Racing with Diabetes

For the very first time in several decades, I wasn’t able to make it to the Indianapolis 500 race this past weekend — that is really a bummer as it had been the historic 100th anniversary of this iconic race.

There was great reason, because I had been attending my youngest cousin’s wedding this weekend, but still it was unsatisfactory to break my six-year streak of attending this big Indy race I’ve grown to appreciate.

Nevertheless, it was exciting to know that others and myself in the Diabetes Community were there in soul and even in name.

In early May, Novo Nordisk shared news that several diabetes advocates, business folk and diabetes organizations would have their names shown on T1D driver Charlie Kimball’s car in the Indy 500. I’m honored to be among the 42 names included!

For those who don’t know Charlie’s narrative: that the thirty-something Indianapolis resident has been diagnosed with type 1 diabetes in 2007 at age 22, and since then he’s been proving his lifeless pancreas can’t stop him. Charlie was the first driver with T1D permitted to compete at the Indy 500, and this historic run was his 6th year at the race.

Charlie’s been partnered with Novo Nordisk since 2008, along with his racecars display the company’s logos (largely Levemir, the long-acting insulin Charlie’s been promoting). He goes by @RaceWithInsulin on Twitter.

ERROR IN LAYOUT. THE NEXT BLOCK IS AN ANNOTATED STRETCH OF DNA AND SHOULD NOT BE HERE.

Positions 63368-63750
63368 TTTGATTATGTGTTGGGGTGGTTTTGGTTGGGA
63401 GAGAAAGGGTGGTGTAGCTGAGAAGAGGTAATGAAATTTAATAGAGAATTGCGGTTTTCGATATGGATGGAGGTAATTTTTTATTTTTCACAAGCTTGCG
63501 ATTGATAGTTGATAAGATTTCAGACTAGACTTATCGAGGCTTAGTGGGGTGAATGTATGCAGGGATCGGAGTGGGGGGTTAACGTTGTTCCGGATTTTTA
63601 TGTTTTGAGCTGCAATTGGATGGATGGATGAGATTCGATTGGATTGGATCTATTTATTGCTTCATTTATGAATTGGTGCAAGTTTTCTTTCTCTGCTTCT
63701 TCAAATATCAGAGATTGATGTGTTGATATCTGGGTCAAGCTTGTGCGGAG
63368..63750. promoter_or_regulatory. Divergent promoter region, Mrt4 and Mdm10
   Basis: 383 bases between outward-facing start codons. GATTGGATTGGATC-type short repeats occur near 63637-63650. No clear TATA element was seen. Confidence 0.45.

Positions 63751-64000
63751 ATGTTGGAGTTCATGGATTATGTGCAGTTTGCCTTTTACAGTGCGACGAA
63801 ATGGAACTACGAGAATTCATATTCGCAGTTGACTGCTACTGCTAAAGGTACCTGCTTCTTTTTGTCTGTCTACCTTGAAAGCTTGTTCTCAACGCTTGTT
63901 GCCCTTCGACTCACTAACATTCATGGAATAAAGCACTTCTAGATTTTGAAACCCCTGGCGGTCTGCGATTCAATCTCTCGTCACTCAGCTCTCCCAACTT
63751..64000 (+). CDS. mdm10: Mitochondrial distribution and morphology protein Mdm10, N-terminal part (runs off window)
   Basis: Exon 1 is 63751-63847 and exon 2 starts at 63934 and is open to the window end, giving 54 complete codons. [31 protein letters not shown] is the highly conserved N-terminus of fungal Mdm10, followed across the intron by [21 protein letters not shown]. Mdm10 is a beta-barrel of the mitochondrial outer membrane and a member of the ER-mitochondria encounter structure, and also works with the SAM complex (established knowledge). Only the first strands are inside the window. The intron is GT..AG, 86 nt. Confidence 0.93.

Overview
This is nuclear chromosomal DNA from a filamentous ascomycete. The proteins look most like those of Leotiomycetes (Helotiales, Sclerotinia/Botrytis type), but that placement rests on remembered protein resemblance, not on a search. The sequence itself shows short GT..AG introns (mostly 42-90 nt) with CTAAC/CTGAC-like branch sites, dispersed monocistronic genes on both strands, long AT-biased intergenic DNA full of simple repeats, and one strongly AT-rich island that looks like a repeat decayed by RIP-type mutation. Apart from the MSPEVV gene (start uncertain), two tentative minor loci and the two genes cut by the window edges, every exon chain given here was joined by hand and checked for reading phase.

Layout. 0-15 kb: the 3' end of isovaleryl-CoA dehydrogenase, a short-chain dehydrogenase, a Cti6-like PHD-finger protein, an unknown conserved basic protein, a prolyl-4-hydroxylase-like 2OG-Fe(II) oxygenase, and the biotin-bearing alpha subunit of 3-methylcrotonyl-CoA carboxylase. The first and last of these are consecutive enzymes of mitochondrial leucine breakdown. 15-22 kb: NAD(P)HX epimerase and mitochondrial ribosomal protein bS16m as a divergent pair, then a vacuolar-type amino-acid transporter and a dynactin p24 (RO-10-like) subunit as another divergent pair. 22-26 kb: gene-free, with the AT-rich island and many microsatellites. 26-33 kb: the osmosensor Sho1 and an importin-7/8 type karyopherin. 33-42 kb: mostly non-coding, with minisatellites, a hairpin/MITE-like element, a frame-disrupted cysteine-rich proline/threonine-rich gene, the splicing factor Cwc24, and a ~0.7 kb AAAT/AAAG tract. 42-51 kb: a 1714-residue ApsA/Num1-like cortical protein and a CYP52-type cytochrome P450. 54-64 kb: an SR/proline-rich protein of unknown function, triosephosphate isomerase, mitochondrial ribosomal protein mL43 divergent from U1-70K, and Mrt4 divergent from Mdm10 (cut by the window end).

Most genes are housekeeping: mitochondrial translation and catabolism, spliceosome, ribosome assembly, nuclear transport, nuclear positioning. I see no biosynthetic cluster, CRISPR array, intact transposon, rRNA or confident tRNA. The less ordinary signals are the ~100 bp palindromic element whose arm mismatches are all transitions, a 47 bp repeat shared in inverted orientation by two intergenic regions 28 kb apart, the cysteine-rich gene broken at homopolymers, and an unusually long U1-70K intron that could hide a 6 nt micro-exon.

For this 100th running of race, Novo and Charlie’s racing team (Chip Ganassi Racing) decided to do something particular. They changed up the amount of his car from his conventional #83 — that has meaning to his family as this year was the best Indy 500 finish with a car made by his racecar designer father, and has been also lovingly embraced by the diabetes technician innovation #WeAreNotWaiting motion (every time 83 pops up via Nightscout / CGM from the Cloud, the system exhibits an enjoyable “pedal to the metal” material).

Rather, Charlie was sporting #42 — a number tied to diabetes since it signifies Novo’s brand new Tresiba basal insulin that lasts 42 hours, and also appears to be the racecar quantity of fellow Chip Ganassi driver Kyle Larson, with a cousin with T1D. Larson’s automobile carried Charlie’s name during the Coca-Cola 600 race in North Carolina this past weekend, too.

On his car, Charlie also added those 42 names from the D-Community — including well-known PWD advocates like Kerri Sparling, Scott Johnson, Anna Norton of DiabetesSisters, and Dr. Anne Peters who’s Charlie’s endo, alongside the JDRF and ADA and others such as longtime Novo exec Camille Lee. I can still hardly believe that I was included…

Which makes it much more bittersweet that I couldn’t wait to see that car in person.

Novo created a $4,200 donation to the ADA’s Indiana chapter on behalf of the winning driver after 42 of the 200 laps. The business matched that donation to the Charlotte chapter of the ADA on behalf of this top Coke 600 driver after 42 laps too.

Pretty awesome gestures, Novo, plus a few smart goodwill PR!

We have to presume that this was motivated by the interaction with individual advocates at the first-ever Novo D-advocacy forum hosted by the business that April, where we had the opportunity to meet Charlie and even see him compete at the Phoenix Grand Prix.

Disclaimer: I really started utilizing Novo insulin products shortly after this meeting, which I’d love to take the opportunity here to clarify was a complete coincidence having to do with changes for my insurance formulary; I wasn’t pitched or tricked by anything that happened in the Novo advocacy forum